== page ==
Taiwanese President Tsai Ing-wen arrived in the United States late Wednesday to embark on a 10-day trip that has drawn ire from China. Photo by Ritchie B. Tongo/EPA-EFE
March 30 (UPI) -- Taiwanese President Tsai Ing-wen arrived in the United States to begin a 10-day trip as she said she would stand for democracy and not be intimidated by Chinese threats.
Tsai arrived in New York late Wednesday night where she said she was received by Laura Rosenberger, chair of the American Institute in Taiwan and Taiwan ambassador Bi-Khim Hsiao.
"The enthusiastic welcome from so many members of the Taiwanese American community made my day and is a sure sign of good things to come for the rest of this trip," she said.
After her arrival, Tsai attended a banquet where she gave remarks alongside Rosenberger and New Jersey Gov. Phil Murphy as she thanked the U.S. government for "fulfilling its security commitments to Taiwan."
"We know that we are stronger when we stand together in solidarity with fellow democracies," she said. "Taiwan cannot be isolated and we do not take friendship for granted."
Tsai also touted taking steps for a "more resilient Taiwan" in a Facebook post citing "great progress on social welfare care and national defense independence."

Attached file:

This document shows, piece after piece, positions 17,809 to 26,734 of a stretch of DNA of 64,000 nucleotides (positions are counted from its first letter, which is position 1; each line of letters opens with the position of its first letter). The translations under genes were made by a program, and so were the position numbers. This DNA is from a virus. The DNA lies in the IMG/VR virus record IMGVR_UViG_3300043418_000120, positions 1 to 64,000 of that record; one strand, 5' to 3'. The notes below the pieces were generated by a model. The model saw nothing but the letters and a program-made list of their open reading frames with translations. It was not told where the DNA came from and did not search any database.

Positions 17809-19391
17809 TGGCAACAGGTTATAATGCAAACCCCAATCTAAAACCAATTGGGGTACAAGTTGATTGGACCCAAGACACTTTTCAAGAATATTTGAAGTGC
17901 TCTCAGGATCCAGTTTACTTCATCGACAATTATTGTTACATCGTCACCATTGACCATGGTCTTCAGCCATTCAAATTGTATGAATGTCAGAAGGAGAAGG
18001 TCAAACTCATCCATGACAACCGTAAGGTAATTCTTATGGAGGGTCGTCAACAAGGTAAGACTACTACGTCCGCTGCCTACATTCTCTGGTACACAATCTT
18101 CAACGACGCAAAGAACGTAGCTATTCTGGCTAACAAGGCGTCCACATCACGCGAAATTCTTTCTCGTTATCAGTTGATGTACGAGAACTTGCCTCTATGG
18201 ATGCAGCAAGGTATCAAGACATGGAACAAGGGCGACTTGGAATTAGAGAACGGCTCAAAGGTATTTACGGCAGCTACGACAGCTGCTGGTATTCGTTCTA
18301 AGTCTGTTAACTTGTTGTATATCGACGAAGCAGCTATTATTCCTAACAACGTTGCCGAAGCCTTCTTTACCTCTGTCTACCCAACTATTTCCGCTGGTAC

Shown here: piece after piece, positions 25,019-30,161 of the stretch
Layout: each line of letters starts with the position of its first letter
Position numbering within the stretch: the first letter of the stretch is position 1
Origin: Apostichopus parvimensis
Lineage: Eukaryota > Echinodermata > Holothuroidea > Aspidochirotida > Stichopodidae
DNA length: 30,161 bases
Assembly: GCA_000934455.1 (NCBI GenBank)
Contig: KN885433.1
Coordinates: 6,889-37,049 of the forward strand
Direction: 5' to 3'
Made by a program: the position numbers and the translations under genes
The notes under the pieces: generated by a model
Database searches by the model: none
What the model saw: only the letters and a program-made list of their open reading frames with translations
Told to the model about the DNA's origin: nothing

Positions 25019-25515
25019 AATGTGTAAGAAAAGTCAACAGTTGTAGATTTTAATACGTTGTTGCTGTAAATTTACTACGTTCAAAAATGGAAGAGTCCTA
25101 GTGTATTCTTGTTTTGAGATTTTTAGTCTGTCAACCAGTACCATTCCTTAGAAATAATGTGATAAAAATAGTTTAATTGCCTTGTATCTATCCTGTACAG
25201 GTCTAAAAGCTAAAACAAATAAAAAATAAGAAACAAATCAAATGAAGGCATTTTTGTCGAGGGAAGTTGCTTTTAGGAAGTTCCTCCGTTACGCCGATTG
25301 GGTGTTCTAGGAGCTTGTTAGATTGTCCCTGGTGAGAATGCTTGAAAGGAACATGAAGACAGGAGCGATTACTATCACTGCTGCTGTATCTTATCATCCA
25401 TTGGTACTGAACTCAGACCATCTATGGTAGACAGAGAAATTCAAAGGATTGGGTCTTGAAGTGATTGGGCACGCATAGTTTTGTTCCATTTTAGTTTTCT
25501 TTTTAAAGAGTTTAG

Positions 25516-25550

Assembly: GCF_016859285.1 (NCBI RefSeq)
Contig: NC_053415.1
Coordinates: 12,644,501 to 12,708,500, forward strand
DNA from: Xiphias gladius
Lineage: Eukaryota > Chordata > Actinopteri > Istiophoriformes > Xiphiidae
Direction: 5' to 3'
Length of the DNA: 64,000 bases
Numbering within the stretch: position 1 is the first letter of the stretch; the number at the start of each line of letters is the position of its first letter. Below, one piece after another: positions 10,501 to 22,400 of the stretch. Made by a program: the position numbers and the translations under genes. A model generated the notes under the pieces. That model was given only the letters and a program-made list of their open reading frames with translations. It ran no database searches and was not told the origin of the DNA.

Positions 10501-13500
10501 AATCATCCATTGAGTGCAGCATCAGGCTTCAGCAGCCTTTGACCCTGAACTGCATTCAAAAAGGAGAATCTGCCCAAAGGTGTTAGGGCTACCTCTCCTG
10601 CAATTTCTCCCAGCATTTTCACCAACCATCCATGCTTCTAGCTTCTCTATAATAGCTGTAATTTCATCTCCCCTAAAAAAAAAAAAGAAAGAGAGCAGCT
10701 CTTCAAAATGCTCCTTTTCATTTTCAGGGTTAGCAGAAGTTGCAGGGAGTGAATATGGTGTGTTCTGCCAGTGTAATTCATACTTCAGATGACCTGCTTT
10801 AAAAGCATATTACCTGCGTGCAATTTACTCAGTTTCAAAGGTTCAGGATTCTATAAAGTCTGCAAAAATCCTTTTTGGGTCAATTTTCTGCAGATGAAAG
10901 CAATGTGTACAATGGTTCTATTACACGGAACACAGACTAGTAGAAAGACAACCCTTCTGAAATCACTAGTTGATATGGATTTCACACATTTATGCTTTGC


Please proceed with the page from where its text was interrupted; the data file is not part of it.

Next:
Taiwan has the ability to meet challenges and we have gradually built a stronger Taiwan," she wrote.
Tsai said she was thankful for the Biden administration's support of Taiwan through military sales, saying it helps in the defense of democracy overall.
"The safer Taiwan is, the safer the world will be," Tsai said. "We will work hand in hand with all our democratic partners, and Taiwan will continue to firmly follow the path of democracy and freedom."
Tsai will travel to Central America and back to the United States where she is expected to meet with House Speaker Kevin McCarthy, R-Calif., during a trip to Los Angeles, although the potential meeting has not been confirmed.
The Chinese government warned that it would view a meeting with McCarthy as "another provocation that seriously violates the one-China principle, harms China's sovereignty and territorial integrity and destroys peace and stability in the Taiwan Strait."
China, which considers Taiwan part of its country, has long frowned upon other countries treating the island as an independent country.
"What the U.S. has done seriously undermines China's sovereignty and territorial integrity," China's charge d'affaires Xu Xueyuan said, concluding that the United States will bear "all consequences" for Tsai's trip.
U.S. officials noted that Tsai had previously stopped in the United States six times during her presidency National Security Council spokesman John Kirby said Tsai's travel was "private" and "unofficial."
"The People's Republic of China should not use this transit as a pretext to step up any aggressive activity around the Taiwan Strait," Kirby said. "The United States and China have differences when it comes to Taiwan, but we have managed those differences for more than 40 years."